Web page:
"Bunny," he murmured, as he hands came to rest one on my shoulder and the other in my hair. "If you are doing this simply in an attempt to prove your love to me, you do not need to."


I paused for a moment and gazed up at him. "I'm not," I said simply and returned to what I was doing until he said my name in a sharper tone and tried to pull my head away. I however, refused to let him and so once more crying my name softly he released into my mouth.


I stayed where I was for a minute of two longer, just holding his softening flesh and taking pleasure in the taste of him before he gently guided my head away, helped me to his feet and handed me his handkerchief, with which I wiped my mouth. "Take me to bed, Raffles," I whispered, brushing my lips over his and after a brief, shared visit to the bathroom that is exactly what he did.




I lay in his arms, my head on his shoulder, only wondering vaguely if I should insist upon getting up and going into the other room in order to sleep in that bed rather than share his. However, I doubted he would permit it and if I was honest, I didn't wish to do so. I would just have to remember in the morning to pull the covers back and ruffle the sheet a little before the maids made up the beds.


"Bunny?" he said suddenly, his hand sliding into my hair.


Instantly my completely relaxed state began to fade a little as I knew that tone: he was about to tell me something I didn't particularly wish to hear. "Yes, Raffles?"


His next words confirmed what I thought. "I'm afraid you aren't going to particularly like what I'm about to tell you, and in truth, my rabbit, I don't really care for it myself. However, I have made a decision.


I sighed and shifted slightly. "You wish me to go back to my own bed?"


"What? No of course I do not." And as if to prove his words, he tightened his grip on me and pulled me just a little nearer to him until the possessiveness of his embrace became more than a little clear.


"Then what is it you have decided, Raffles?"


"The thing is, Bunny, I didn't like to mention it before we came down here, but I'm afraid we are deucedly hard up and so -"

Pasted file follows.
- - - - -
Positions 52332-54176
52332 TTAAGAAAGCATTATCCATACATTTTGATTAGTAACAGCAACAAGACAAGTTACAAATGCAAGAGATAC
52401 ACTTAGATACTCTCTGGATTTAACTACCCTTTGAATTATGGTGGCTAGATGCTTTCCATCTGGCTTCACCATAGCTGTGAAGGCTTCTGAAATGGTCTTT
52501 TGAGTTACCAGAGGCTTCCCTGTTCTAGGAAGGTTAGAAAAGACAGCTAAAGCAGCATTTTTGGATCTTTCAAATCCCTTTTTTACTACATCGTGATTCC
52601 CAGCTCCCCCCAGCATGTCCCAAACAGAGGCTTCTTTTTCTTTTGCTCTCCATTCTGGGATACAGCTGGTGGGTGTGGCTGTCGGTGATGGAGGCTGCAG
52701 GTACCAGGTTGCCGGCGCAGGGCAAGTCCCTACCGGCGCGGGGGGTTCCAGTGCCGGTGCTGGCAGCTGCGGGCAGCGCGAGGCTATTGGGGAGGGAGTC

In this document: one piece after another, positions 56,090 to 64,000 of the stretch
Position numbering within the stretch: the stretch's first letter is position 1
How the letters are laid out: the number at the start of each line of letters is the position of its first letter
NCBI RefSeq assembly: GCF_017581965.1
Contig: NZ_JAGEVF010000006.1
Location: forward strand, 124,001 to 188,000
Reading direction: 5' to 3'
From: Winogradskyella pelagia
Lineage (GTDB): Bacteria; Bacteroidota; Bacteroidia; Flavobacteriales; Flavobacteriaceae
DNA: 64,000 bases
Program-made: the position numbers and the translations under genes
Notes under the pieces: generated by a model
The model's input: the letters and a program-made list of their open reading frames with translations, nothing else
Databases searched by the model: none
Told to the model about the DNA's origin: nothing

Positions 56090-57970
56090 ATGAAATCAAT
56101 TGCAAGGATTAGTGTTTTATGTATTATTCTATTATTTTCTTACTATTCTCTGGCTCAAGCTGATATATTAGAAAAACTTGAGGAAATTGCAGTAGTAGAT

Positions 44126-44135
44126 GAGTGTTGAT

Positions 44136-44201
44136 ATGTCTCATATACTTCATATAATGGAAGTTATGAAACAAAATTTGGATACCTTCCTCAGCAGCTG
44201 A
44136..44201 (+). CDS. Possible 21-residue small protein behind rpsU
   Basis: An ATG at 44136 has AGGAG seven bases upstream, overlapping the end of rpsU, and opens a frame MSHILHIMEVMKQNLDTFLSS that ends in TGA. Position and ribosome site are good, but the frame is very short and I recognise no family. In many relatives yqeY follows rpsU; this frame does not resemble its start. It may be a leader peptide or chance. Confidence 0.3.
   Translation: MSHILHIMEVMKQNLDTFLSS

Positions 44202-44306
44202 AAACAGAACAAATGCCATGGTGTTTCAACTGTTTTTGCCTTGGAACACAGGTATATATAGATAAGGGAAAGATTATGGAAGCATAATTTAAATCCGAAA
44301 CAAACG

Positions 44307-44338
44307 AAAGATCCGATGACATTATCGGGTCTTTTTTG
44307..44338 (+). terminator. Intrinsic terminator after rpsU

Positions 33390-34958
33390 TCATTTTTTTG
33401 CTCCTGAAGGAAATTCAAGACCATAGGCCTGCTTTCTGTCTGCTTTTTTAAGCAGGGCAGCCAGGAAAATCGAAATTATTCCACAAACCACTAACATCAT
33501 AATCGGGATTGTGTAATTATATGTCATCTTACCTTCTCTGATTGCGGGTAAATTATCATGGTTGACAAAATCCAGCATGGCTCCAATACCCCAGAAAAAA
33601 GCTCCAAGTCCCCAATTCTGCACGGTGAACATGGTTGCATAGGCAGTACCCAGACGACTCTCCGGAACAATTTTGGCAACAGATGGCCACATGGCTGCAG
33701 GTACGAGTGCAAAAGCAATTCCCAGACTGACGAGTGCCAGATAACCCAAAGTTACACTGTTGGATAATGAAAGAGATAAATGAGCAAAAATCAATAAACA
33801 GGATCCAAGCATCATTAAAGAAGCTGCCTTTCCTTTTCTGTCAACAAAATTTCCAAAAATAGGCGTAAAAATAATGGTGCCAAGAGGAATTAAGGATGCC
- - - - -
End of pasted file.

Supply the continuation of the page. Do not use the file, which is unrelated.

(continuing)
"You're going to spend a good part of your time at the dance tomorrow looking at the fine jewels the ladies bedeck themselves in and you wish me to do the same?"


"Um, well, not exactly - I confess that was my plan before we got here. However, and please, Bunny, do let me finish before you object."


I moved back a little and stared at him. "Very well, Raffles" I promised.


"It's like this, my rabbit. You see I have decided that for once I shall break my own rule and I shall, we shall, relieve the Highmores of some of their finery - of which I happen to know they have a great deal and all of it, all of it, Bunny, is of the finest quality." He hurried on, "I know it's terribly bad form and I really do feel badly about it, but, oh, Bunny, they are both obnoxious people, he cannot even trouble to remember your name and their daughters are if anything even worse."


"And you know this how?"


"Because, my dear Bunny, I had the misfortune to be seated between the two Miss Highmores, both of whom spent the entire dinner and quite some time afterwards - before their father rescued me so that he could once more tell me all about the match, I must confess that for once I was actually happy to see him - trying to outdo one another, and make certain she was the one I preferred. They openly told me all about the array of jewellery their parents, brother and they have and indeed where it is kept and what it is worth - as well as telling me what the house was worth. And if that wasn't enough, they were more than a little disrespectful about their parents. And whilst, as you know, I do not care for either Sir or Lady Highmore, I do have some standards and believe that . . . I'm sorry, Bunny," he said, "but some things really do irritate me."